It’s not a Eugenie Bouchard match without a hint of drama. But the story of the Canadian’s 6-4 6-4 win over Anna Kalinskaya at Roland Garros was her resilience. The Russian broke Bouchard four times and four times Bouchard broke back immediately. That fighting spirit, combined with an excellent day on return, fired Bouchard to her first win in the main draw at a Grand Slam since she beat Peng Shuai in the first round at the 2019 Australian Open.
“I feel like I’m in the best shape of my life, so in a lot of my matches recently, I’ve believed in myself,” Bouchard told reporters after her match. “Being able to rely on my fitness has definitely given me confidence, so I feel like I can stay out there with anyone.”
In both sets, Bouchard found herself down a break, but at no point did she give her opponent an inch in the mental battle. As a result, some swift movement around the court and powerful strikes off the ground allowed her to battle back into contention. A high first-serve percentage, with Bouchard making 63% of her first serves, also helped. But it was her return game that proved crucial. She broke Kalinskaya six times, with the Russian able to hold serve only twice.
Bouchard also showed a commendable willingness to embrace the physical challenge imposed by clay-court tennis. It is a surface she has enjoyed success on throughout her career. Bouchard reached the semifinals at Roland Garros in 2014 and she has impressed on the ‘terre battue’ so far this season, reaching the last eight at the Prague Open and the final at the Istanbul Cup as a qualifier. In fact, it was her exploits in Istanbul that helped her secure a wildcard at the French Open.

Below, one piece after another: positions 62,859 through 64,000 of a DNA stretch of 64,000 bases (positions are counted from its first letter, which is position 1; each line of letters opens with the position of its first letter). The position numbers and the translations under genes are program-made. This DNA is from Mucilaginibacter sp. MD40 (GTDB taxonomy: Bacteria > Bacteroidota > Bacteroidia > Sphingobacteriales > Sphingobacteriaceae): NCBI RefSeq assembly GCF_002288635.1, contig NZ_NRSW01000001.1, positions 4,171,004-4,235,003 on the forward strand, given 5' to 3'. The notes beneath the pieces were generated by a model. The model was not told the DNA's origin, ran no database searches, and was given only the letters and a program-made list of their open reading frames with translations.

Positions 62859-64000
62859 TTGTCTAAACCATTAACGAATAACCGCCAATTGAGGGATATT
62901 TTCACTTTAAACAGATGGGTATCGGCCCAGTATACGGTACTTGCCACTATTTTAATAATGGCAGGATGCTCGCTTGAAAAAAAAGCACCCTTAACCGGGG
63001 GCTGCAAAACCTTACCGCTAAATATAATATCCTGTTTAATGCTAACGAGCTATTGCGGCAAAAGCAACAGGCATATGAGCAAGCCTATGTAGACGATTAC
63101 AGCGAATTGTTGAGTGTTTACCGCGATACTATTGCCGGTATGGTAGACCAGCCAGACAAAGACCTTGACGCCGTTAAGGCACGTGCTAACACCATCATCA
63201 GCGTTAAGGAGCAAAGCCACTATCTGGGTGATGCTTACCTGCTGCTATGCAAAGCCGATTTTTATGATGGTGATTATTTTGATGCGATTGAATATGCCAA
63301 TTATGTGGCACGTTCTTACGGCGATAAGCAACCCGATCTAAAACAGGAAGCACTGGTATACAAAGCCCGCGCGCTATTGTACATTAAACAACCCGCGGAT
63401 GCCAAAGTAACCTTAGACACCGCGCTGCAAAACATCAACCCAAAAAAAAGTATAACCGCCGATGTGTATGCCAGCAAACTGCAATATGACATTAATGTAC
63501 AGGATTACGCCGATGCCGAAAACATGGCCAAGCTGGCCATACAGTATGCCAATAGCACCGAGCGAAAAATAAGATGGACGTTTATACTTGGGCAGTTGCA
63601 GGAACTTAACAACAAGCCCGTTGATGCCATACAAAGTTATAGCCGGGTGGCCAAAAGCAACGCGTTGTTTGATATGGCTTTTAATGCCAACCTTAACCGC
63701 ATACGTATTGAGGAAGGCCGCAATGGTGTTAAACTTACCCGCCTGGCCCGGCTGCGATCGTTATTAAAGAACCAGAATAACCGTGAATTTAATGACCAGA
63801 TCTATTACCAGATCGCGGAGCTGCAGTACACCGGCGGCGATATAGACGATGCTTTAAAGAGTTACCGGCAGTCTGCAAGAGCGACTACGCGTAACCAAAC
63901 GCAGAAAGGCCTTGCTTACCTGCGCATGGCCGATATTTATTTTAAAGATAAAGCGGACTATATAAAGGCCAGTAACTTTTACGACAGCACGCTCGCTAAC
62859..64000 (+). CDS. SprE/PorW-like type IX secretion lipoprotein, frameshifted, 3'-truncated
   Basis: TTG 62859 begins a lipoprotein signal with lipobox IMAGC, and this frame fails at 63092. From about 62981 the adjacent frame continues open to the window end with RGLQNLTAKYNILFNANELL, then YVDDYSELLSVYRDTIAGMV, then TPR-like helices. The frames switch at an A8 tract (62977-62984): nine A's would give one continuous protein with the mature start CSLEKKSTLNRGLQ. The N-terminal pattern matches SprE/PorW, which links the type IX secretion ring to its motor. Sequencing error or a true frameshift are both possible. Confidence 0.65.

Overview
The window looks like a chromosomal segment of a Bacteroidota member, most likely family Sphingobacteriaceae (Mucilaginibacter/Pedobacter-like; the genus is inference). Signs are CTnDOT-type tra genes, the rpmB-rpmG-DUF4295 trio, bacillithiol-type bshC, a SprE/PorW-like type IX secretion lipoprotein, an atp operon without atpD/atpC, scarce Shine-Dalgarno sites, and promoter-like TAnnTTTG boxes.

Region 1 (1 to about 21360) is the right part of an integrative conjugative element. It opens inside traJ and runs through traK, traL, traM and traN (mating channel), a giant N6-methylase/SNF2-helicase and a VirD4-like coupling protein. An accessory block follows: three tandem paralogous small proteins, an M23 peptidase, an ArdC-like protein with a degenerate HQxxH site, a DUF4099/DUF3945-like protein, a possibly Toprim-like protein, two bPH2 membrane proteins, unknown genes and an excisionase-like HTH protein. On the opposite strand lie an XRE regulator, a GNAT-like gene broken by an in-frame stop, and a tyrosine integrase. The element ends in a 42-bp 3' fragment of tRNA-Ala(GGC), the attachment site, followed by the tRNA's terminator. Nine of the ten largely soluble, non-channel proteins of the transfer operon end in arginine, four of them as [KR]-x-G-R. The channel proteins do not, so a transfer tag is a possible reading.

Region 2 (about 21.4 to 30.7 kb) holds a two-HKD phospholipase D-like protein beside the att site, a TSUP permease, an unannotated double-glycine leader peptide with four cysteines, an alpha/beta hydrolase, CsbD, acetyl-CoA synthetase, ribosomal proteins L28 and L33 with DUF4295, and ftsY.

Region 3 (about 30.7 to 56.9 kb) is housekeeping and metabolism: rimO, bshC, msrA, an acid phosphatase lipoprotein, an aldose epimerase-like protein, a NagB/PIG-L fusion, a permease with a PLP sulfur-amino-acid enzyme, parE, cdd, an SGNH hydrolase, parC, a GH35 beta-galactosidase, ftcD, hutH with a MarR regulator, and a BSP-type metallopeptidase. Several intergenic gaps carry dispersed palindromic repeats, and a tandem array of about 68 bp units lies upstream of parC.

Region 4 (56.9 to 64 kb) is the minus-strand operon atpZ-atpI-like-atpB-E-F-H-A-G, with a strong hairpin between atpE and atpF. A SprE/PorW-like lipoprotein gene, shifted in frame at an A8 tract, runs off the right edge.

“I’ve always enjoyed the suffering of clay as well. It’s really just about the mindset of, ‘Okay, I’m going to be out here for 3 hours. I have to accept that the points are gonna be long, that it’s gonna hurt my legs.’ But it’s very gratifying to go through that,” Bouchard said.
Bouchard’s journey back into contention at the Majors has been arduous. Just a year ago, she was playing principally at ITF-level after her ranking plummeted outside the top 150 and was short of both form and fitness. But she has found both since the season resumed. In Istanbul, she played three matches that went the distance, including the final against Patricia Maria Tig and, whilst she came up just short, Bouchard’s confidence in herself soared, with her physical resilience having returned.
“I worked a lot on strength, and when I feel that, I feel like I can play all day long. It’s clay here, so it’s more demanding for your muscles & endurance-wise. I kind of mentally tell myself, ‘Okay, I have to grind it out.’ It’s fun in a tough, painful way,” Bouchard said.
In August, when professional tennis returned, Bouchard was ranked 330th in the world. Now, she is the world #168 and is set to break back into the world’s top 150. In the second round, the 26-year-old will play Daria Gavrilova, who stunned the 27th seed Dayana Yastremska 6-4 6-4, in what looks like a winnable match for the Canadian. Bouchard is a fighter, a player who never quits even when the odds are stacked against her. And she looks set to do some damage in Paris.
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